First set of friends I texted. No. Busy. I tried one more, my vulnerability hitting its limits for the day. No response. I guess I was meant to get more work done on my project. I continued wiring my shed until after dark, fed the dogs, made a sandwich, and watched a show Matt would never watch.
That feeling of loneliness was still creeping up on me Sunday. Determined to put myself out there and have some of this connection I’m craving, I offer to bring lunch to some friends after church. They have plans. Not deterred, I send a large text to a group of friends. I give options for our time together. One by one. Out of town. Busy. Have plans. Too tired.
At this point, I’m feeling pretty defeated. I can acknowledge that I am a last minute kinda gal. And that everyone I know has their schedule planned out far ahead of time. I hate planning things out far ahead of time. It makes me feel dread. A suffocating sense of the foreboding.
I start thinking that perhaps I need some more friends. My pool is pretty small, and I like it that way. I can’t invest in too many people and do it well, so I have just the few. But one recently moved, so it’s probably time I open the pool and seek new possibilities. How does a 38 year old woman with no kids do that? Is there a group for that? Will I come across as desperate and pathetic?
My mean reds continue haunting me as I sit with my loneliness, and try to figure out what I can do to position myself better in this state of affairs. Strategy gives way to frustration, which quickly turns into indignance. Is there really much that’s more important than spending time on other people? Are people really so self involved that they can’t see past their plans for themselves? I thought we were all craving human connection after this past year?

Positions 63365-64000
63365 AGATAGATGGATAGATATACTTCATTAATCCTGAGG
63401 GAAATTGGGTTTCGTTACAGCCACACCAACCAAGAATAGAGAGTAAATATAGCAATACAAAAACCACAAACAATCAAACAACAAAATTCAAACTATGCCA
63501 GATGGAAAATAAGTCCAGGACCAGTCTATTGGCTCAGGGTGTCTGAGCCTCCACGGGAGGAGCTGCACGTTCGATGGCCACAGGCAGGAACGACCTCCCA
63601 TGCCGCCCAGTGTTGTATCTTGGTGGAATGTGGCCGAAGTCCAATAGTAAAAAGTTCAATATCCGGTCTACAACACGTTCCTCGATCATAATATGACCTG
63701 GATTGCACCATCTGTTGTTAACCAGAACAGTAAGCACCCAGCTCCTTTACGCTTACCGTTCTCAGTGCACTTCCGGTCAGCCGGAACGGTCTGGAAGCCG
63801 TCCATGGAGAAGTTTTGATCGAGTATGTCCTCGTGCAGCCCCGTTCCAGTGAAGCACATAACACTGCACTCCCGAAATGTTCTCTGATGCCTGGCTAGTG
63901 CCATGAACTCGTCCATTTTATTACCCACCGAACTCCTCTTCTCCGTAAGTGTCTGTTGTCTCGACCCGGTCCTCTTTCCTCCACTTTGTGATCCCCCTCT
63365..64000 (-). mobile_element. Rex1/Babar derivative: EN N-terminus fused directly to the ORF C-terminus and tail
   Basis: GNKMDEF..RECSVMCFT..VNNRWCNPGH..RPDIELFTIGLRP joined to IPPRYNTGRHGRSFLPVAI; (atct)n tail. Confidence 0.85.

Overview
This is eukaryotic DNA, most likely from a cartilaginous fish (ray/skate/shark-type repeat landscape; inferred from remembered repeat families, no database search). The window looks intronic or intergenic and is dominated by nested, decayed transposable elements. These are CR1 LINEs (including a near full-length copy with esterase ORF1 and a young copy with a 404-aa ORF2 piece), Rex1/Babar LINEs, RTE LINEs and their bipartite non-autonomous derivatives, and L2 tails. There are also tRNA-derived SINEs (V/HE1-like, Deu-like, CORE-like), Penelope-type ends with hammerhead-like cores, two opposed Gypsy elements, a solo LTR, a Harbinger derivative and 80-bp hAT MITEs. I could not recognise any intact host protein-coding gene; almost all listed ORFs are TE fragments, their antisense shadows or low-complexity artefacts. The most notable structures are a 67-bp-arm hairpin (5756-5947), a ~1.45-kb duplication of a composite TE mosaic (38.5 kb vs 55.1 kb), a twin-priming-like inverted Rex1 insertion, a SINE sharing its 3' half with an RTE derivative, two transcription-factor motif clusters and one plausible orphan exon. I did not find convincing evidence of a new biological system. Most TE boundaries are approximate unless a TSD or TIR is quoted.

There’s this girl who is a friend of a friend and though we’ve never really connected on a deeper level, we see each other at varied events throughout the year. For the roughly 8 years that we’ve been at the same parties, there has not been one single time that she hasn’t left the party early, stating she had somewhere else to be.
I am 3/4 convinced that most of these times she just goes home and reads a book. She must’ve read some article in Teen Magazine when she was younger that said something along the lines of-
“You should always leave them wanting more. Even if you don’t have plans, you should absolutely leave the party early, and in that way everyone will think that you are dynamic, popular, and wanted. XOXOXOXO”
For whatever reason, this always bothers me. No one is that busy. No one says yes to that many invites. I’m calling bullshit on the “I’m so desired and loved that I can only give you this tiny fraction of me, then I’m moving on to the next adoring fan” thing.
After getting riled up, fully judgmental, self righteous and still lonely, I realize that there might be a reason my friend group is pretty small that has nothing to do with my careful curation of capacity. This weekend I’ll try to plan ahead and give ample notice to the friends. And today? Well, today I need to go to the home store again. And maybe I’m not in a rush.